A carriage took them away from the castle but took a detour into the woods where they were executed and buried.  And their home and workshop were bequeathed to one of the queen’s subjects who had been a loyal servant and an aspiring carpenter.

The queen told the boy that the carpenter and his wife had given her sole custody of him and that she hoped that he would accept her as his suitable guardian if not mother.  The boy kissed her hand and she hugged him.  And this is how the boy became the queen’s son and spy.

blue lines

The delicate visual gift called the horizon is an illusion of perspective that appeals to the edge detection of our eyesight. In the early morning, the desert and its mountains form these color fields out of which blue lines seem to exist. These lines are not meant for me to catch them with anything but my eyesight. They are like ideas better to contemplate than pursue. Like imaginary directions to a place of hope. Or it’s a quiet message telling us how to feel the distances in which we exist.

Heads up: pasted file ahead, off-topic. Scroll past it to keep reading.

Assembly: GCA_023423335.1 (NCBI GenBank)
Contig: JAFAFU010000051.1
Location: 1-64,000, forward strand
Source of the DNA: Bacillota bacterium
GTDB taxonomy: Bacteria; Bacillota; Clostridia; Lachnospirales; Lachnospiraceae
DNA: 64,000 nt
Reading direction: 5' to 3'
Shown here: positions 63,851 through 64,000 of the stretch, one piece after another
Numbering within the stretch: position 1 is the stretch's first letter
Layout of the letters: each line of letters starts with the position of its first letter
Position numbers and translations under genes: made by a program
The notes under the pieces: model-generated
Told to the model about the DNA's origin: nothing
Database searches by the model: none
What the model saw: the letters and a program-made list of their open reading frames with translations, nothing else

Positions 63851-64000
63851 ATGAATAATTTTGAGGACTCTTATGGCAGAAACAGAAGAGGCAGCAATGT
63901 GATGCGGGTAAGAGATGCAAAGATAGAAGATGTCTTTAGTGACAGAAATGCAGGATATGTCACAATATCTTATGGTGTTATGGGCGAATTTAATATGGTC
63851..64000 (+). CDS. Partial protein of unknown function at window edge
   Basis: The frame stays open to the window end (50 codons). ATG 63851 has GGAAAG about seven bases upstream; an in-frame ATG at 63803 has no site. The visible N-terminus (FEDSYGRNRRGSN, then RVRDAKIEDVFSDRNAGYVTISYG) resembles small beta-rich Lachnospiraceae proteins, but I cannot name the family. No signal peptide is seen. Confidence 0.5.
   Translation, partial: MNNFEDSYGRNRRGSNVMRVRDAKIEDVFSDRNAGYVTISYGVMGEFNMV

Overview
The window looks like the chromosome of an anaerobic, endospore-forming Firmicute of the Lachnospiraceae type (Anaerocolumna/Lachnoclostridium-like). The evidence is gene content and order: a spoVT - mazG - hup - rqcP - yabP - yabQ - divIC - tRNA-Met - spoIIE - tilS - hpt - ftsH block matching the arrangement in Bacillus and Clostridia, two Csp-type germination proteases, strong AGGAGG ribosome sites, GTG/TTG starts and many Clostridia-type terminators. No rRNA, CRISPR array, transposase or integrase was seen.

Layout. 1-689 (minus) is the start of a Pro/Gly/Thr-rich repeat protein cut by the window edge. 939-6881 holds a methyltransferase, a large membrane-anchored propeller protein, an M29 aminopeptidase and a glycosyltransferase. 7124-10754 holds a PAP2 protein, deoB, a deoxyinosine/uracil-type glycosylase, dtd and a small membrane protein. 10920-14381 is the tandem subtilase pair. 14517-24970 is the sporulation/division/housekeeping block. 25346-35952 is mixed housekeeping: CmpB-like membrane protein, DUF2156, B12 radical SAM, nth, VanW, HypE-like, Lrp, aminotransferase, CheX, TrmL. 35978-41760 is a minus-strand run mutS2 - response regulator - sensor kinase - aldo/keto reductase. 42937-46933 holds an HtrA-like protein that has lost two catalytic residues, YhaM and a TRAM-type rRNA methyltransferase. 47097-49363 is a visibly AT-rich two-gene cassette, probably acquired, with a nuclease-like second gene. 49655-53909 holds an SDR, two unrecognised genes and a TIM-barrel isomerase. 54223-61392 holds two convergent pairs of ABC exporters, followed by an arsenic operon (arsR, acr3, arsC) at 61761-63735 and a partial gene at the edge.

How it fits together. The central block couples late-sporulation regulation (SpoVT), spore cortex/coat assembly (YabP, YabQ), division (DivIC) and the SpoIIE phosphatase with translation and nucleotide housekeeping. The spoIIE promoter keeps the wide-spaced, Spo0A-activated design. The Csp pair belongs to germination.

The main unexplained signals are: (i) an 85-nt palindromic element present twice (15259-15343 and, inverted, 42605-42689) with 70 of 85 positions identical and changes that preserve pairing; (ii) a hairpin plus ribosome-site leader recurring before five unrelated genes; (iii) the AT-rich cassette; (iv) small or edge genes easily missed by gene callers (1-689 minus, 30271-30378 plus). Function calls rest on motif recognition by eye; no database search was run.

makeshift refuge

"allow me, 
to show you the interior,"
hisses the hungry maw
on a muscular rope

but the cricket leaps
into a garage and probes
boxes of forgotten shoes
and obsolete gadgets

a choir sweeps the cricket
to others nestled in the folds
of an old favorite shirt
crumpled behind paint cans

lulling each other
with songs of refuge,
they dream of ropes without orifices
and cricket houses, Mid-century modern

while parasitoids possessed
by choral arrangements
nest into cricket bodies and dream
of flight paths and aerial maneuvers

Same Fish